With the increase in population in the 17th and 18th centuries, the cottage industry spread in our area in general. Ottenbach was strongly affected by this. The extent to which the population became dependent on cottage industry in the course of the 18th century was shown in the crisis following the French invasion of 1798/99, when Ottenbach had many unemployed people (Table 6). But it was not only the completely unemployed who were in an unenviable situation. Many half farmers also lacked a substantial part of their earnings, as the Stallic priest reported in 1799: " ... until now, no one is completely without earnings; but from ... in al/em 336 workers, it can be said that many are often without work, that none of them is able to earn the rest or to earn their livelihood, that the most skilled and diligent worker earns only 26 s, but most of them do not earn 20 s per week. In Ottenbach, the situation was similar for a large part of the not fully unemployed.

Table 6 Unemployed in the parish of Ottenbach 1799
Households   inhabitant   unemployed
 167                  865              154

18th Century Population
Since on the one hand the village district and on the other hand the extent of the arable land, wheat, vineyards and woods could not be changed significantly, the quadrupling of the Ottenbach population from the middle of the 15th to the middle of the 16th century meant both a quadrupling of the living space and a quadrupling of the average food per inhabitant. At the turn of the Middle Ages and the early modern era, this reduction of living space took place so rapidly that it was immediately perishable. Since the end of this phase, the people of Ottenbach have made a strong effort to prevent emigrants from moving into the civil community. This tendency continued into the 19th century. (Ottenbach's population In the course of time by Bernhard Schneider)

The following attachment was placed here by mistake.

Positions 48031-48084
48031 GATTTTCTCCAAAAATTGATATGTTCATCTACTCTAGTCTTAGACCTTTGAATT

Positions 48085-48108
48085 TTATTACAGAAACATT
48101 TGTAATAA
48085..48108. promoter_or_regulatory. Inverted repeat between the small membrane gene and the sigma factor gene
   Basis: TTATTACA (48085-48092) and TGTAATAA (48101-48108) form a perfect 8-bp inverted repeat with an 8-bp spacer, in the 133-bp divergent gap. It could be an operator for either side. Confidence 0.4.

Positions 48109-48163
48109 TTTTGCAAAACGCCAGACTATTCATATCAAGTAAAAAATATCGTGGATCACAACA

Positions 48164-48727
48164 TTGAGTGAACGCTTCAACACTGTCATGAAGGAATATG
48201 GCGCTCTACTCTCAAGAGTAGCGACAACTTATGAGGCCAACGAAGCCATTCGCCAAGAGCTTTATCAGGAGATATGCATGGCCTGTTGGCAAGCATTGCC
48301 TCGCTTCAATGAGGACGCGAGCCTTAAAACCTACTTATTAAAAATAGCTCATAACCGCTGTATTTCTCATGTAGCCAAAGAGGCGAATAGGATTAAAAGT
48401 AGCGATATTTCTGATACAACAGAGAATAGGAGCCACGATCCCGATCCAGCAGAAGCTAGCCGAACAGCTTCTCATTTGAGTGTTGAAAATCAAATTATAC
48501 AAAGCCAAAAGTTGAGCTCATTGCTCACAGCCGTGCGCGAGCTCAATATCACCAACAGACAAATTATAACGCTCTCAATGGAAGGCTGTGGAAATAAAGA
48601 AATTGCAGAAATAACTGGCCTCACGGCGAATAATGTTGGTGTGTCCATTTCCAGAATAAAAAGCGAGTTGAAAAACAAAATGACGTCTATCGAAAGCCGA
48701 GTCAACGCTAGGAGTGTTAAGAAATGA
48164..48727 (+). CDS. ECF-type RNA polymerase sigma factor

A wool theft.
In 1711 a trial for wool theft took place in Ottenbach, which gives various hints on the situation of the homeworkers in the early 18th century. The 60-year-old Helena Riggert von Gersau was caught on 21 March 1711 in Knonau with ten pounds of wool "and a little syden" and arrested "for dangerously woolen and silk tolerant". She had "become orphaned in her youth". Her husband was no longer alive. Two of her children had reached adulthood, but she did not know "where her two children might be currently". She herself moved throughout the German-speaking world! of Europe, "like the poor people clever thugs". Throughout her life she had lived on begging.

About four years ago a woman in Ottenbach asked her if she could use money. She answered that she had "vii vonnothen". The woman then told her to go to a "poor husli". There she had sold her six pounds of wool, the pound for 8 lbs. In Zug and Baar she, Helena Riggert, had sold the wool for 10 lbs. At the shop in the "Husli" in Ottenbach was attended by a second woman, who later sold her wool and silk for the same pound price, with which she was then caught by the bailiff. Helena Riggert was obviously punished by being bred and sentenced to life imprisonment.

The trial records show that the two women in the "husli" were only intermediaries. They bought wool from Ottenbach wool spinners in small quantities, which they had stolen from the raw wool supplied by their client and processed on their own account. According to the bailiff of Knonau, this was "to the greatest detriment of the masters fabricants". The spinners received four shillings (1.6 lbs.) per quarter of a pound of stolen wool. The middlemen beat a quarter on top of that and Helena Riggert as a saleswoman charged a margin of another quarter.